September/October 2001 Living Now
Big Setback For Monsanto -
India Refuses GM Cotton
New Delhi/London - Greenpeace today congratulated India, one of
the world's leading cotton growing countries, for its decision to
not allow the commercial growing of genetically engineered (GE)
cotton but maintain the country's GE free status.
The decision, taken earlier this week by the Indian Genetic Engineering
Approval Committee (GEAC), is a significant set back for Monsanto,
whose local partner, the seed company Mahyco had hoped to introduce
the so called Bt Bollgard cotton for commercial production potentially to 8.5 million
hectares. Monsanto's Bt cotton would have been the first GE crop
to be commercialised in India.
The Indian authority ordered an additional year of field trials
for the GE cotton to be conducted under an independent supervision
of the Indian Council of Agricultural Research. The authorities
concluded that the data provided by the companies Monsanto/Mahyco
was not sufficient as their field trials were not conducted during
a normal cotton season, and therefore, no valid information on the
crops performance could be determined.
"At a time when the issue of GE crops is highly controversial,
increasing scientific evidence emerges about potentially harmful
effects of GE crops to the environment. No country should blindly
rush into taking a decision on commercial planting," said Michelle
Chawla, Genetic Engineering Campaigner for Greenpeace India. "The
fact that Monsanto/Mahyco was hastening the process on the basis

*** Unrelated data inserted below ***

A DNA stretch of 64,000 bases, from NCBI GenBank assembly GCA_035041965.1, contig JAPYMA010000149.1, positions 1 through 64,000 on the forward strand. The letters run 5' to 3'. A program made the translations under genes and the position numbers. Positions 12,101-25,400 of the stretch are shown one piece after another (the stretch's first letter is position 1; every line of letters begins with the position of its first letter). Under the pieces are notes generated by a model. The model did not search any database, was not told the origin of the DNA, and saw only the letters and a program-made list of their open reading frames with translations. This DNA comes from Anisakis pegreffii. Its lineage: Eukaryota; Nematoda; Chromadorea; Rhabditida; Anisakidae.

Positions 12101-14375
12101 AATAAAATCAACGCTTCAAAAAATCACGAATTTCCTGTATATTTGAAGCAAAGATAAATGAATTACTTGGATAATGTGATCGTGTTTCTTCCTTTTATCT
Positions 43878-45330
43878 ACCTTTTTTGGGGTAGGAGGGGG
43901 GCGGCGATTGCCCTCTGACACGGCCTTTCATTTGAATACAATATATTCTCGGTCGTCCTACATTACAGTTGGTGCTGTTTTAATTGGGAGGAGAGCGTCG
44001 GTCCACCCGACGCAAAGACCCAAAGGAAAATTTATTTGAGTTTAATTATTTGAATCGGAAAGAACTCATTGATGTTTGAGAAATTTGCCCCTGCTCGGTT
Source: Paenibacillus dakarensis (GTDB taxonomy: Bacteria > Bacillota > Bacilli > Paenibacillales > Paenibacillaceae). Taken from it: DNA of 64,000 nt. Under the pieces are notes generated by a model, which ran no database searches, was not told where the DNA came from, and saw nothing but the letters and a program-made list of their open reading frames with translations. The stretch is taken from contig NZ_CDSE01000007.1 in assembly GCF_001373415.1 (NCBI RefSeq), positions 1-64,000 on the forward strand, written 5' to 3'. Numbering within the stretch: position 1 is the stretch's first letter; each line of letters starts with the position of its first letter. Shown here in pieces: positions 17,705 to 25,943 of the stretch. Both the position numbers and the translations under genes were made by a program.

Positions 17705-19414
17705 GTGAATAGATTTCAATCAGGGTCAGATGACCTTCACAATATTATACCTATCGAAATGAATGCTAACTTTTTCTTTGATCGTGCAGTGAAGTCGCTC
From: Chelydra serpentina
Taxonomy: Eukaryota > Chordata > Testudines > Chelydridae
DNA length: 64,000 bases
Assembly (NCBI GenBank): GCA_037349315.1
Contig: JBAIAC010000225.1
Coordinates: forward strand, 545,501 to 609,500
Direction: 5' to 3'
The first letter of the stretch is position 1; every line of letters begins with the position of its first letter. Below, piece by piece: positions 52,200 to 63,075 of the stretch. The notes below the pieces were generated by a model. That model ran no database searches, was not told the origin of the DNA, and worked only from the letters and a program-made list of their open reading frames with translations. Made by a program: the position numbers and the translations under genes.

of inadequate data is deplorable."
The companies Monsanto/Mahyco did not inform the Indian authorities
of the emerging problem with their GE cotton in China, where the
pest, cotton bollworm, has already developed some resistance
to the Bt crops and the farmers have to use pesticides in addition.
They also failed to provide any comprehensive scientific data on
the effects of GE Bt cotton on natural enemies of the cotton bollworm,
such as the lacewing, which is used as a biological pest control
as an alternative to chemical pesticides.
"Monsanto/Mahyco intended to introduce to India an outdated
GE product that has failed to get market approval in Europe because
of environmental and health concerns. This crop also contains an
antibiotic resistance gene, which may render diseases immune to
an important antibiotic used in India against tuberculosis, Streptomycin,"
For more Information contact: Michelle Chawla, Genetic Engineering
Campaigner for Greenpeace India Tel: + 91 9820182304 (mob) or +9111
6962932; Greenpeace International Press Office, Teresa Merilainen,
Tel: +3120 5236637.
 21% of the world's acreage in cotton is planted
 Bt stands for an insecticide usually produced by
the soil bacteria Bacillus thuringensis. The Bt Bollgard also contains
two antibiotic resistance marker genes that provide resistance against
the antibiotics Kanamycin and Streptomycin, used in human medicine.
 Cotton bollworm (Helicoverpa armigera).